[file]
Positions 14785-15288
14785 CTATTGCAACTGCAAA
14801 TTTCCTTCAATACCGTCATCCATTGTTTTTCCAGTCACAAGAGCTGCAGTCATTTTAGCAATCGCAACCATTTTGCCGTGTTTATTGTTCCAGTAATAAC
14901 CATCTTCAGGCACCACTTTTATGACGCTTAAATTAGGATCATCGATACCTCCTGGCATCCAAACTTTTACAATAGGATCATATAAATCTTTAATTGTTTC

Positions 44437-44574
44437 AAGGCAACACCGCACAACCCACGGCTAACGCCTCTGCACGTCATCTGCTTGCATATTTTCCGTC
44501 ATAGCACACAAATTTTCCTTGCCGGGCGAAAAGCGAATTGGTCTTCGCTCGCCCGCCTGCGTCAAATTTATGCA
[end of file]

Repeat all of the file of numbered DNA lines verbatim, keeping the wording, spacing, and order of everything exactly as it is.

Positions 14785-15288
14785 CTATTGCAACTGCAAA
14801 TTTCCTTCAATACCGTCATCCATTGTTTTTCCAGTCACAAGAGCTGCAGTCATTTTAGCAATCGCAACCATTTTGCCGTGTTTATTGTTCCAGTAATAAC
14901 CATCTTCAGGCACCACTTTTATGACGCTTAAATTAGGATCATCGATACCTCCTGGCATCCAAACTTTTACAATAGGATCATATAAATCTTTAATTGTTTC

Positions 44437-44574
44437 AAGGCAACACCGCACAACCCACGGCTAACGCCTCTGCACGTCATCTGCTTGCATATTTTCCGTC
44501 ATAGCACACAAATTTTCCTTGCCGGGCGAAAAGCGAATTGGTCTTCGCTCGCCCGCCTGCGTCAAATTTATGCA